public static int need2(int[] marks) {
int total = 0;
for (int x : marks)
total += x;

return Math.max(19 * marks.length - 2 * total, 0);
}

@Benchmark
public int testNeed(ArrayContainer c) {
return need(c.marks);
}

@Benchmark
public int testNeed2(ArrayContainer c) {
return need2(c.marks);
}

}

• This was awesome! Thanks so much :) It seems like a completely different way of thinking about the problem! I'll try and think about different ways to solve the problems in future. Both of you were incredible helpful. So, here is a little plot twist that might puzzle you. I submitted this new piece of code and it scored 164/300 .. Much better than mine, although just over 50% mark. It baffles me how it's supposed to be more efficient? Is it maybe using Java over C++ or Python? – nickcorin Jan 16 '16 at 18:01
• @nickcorin I edited with a benchmark that shows the big improvement. – Tunaki Jan 16 '16 at 18:33

Calculate the number of extras (X):

average = (total + 10 * X) / (marks.length + X)
average >= 9.5

(total + 10 * X) / (marks.length + X) >= 9.5
(total + 10 * X) >= 9.5 * (marks.length + X)
total + 10 * X >= 9.5 * marks.length + 9.5 * X
10 * X - 9.5 * X >= 9.5 * marks.length - total
0.5 * X >= 9.5 * marks.length - total
X >= 19 * marks.length - 2 * total


This is indeed a simple math problem. Suppose the end result after you added need more 10-marks. And you've had have marks already. In that case your average will be

oldTotal = sum(oldMarks);
oldCount = oldMarks.length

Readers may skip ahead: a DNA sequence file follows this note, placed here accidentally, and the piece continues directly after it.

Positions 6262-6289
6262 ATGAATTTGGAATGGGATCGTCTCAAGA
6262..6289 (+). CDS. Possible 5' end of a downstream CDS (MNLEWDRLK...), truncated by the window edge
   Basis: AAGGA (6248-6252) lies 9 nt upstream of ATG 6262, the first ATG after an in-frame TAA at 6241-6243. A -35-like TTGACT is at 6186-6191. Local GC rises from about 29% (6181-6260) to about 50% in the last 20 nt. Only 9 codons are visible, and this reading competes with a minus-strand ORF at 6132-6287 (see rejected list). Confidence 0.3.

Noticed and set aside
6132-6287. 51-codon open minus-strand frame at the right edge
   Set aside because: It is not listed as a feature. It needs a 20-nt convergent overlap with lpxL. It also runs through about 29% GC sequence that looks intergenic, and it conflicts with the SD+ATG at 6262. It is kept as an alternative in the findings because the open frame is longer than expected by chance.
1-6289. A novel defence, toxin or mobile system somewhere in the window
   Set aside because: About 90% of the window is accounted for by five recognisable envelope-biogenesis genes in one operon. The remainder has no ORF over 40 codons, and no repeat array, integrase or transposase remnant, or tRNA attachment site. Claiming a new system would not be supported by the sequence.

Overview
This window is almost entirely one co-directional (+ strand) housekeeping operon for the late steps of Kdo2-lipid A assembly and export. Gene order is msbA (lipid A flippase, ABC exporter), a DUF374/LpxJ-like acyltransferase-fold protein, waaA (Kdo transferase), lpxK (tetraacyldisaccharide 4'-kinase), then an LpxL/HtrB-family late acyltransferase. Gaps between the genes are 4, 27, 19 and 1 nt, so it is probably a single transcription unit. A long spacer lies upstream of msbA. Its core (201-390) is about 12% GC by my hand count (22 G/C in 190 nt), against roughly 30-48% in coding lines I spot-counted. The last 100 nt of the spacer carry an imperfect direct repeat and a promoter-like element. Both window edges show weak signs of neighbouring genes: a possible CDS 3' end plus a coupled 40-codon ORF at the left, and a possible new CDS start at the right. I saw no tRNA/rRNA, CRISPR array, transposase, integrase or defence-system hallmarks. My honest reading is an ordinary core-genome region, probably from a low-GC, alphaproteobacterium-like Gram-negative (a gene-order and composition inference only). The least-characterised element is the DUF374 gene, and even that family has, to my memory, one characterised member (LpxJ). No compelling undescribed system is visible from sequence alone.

totalSum = (oldTotal + need*10)/
totalCount = oldCount + need
newAverage = totalSum / totalCount = (oldTotal + need*10)/(oldCount + need)


and you need it to be more than 9.5. One more tricky part in those kind of problems is rounding errors. So you might be safer if you use 95/10 instead. So, you get this simple equation

(oldTotal + need*10)/(oldCount + need) >= 95/10
10*oldTotal + need*100 >= 95*oldCount + need*95
need*5 >= 95*oldCount - 10*oldTotal
need >= 19*oldCount - 2*oldTotal


As you need the smallest answer, you can just take

need == 19*oldCount - 2*oldTotal


The following block can be removed, as it does not reduce your runtime when your average is above 9.5 but increases your runtime by one useless if-statement if your average is below 9.5

if( average >= 9.5 )
return 0;


And use float instead of double to save some memory.

• Using all integer math and no second loop is much faster. if statement is nothing in comparison, and neither is changing double to float. – Andreas Jan 16 '16 at 17:58
• @Andreas: "all integer math" is not possible if you want to calculate decimal places and compare to 9.5 – Simulant Jan 16 '16 at 21:10
• If you look at my answer and the accepted answer, you'll see that it is possible. – Andreas Jan 16 '16 at 22:48

i.e.

9.5 <= (10 * extra + total) / (marks.len + extra)
9.5 len + 9.5 extra <= 10 extra + total
9.5 len - total <= 0.5 extra
19 * len - 2 * total <= extra


So just calculate the final left-hand side (in the program) and round up to the nearest integer. Please check if what i wrote is correct, I didn't double check it but the general idea should work jsut fine Like this, no while loop is needed anymore and the program will run much faster.

In your version, most time is most probably spent doing the calculation average = total / ( marks.length + extras ); many times inside the while loop.

This is more a Math problem than a programming problem.

Suppose you have 200 marks, and a sum of 1500.

That makes an average of 7.5.

The goal is to find the number of 10/10 marks (let's call that x) to add to have an average of 9.5.

So you have the following equation to solve:

(1500 + (x * 10)) / (200 + x) = 9.5


Good luck. That is simple enough for you to find.